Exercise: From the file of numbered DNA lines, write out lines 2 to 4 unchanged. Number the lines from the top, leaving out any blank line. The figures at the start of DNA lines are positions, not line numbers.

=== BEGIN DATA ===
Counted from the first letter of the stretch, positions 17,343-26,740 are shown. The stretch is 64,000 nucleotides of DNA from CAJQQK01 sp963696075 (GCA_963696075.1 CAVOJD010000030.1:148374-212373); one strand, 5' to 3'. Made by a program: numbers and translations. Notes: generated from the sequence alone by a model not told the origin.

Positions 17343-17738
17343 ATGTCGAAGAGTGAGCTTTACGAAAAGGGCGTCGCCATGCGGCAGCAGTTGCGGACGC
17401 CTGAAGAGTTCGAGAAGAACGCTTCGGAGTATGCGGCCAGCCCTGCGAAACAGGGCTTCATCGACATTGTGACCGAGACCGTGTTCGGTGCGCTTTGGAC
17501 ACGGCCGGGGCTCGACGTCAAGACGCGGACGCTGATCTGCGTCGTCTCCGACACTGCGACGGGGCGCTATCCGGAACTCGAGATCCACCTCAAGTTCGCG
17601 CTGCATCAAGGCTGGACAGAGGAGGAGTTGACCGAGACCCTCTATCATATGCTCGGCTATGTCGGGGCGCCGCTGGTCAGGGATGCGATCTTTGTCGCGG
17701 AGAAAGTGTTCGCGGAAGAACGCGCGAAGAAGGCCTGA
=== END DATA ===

Positions 17343-17738
17343 ATGTCGAAGAGTGAGCTTTACGAAAAGGGCGTCGCCATGCGGCAGCAGTTGCGGACGC
17401 CTGAAGAGTTCGAGAAGAACGCTTCGGAGTATGCGGCCAGCCCTGCGAAACAGGGCTTCATCGACATTGTGACCGAGACCGTGTTCGGTGCGCTTTGGAC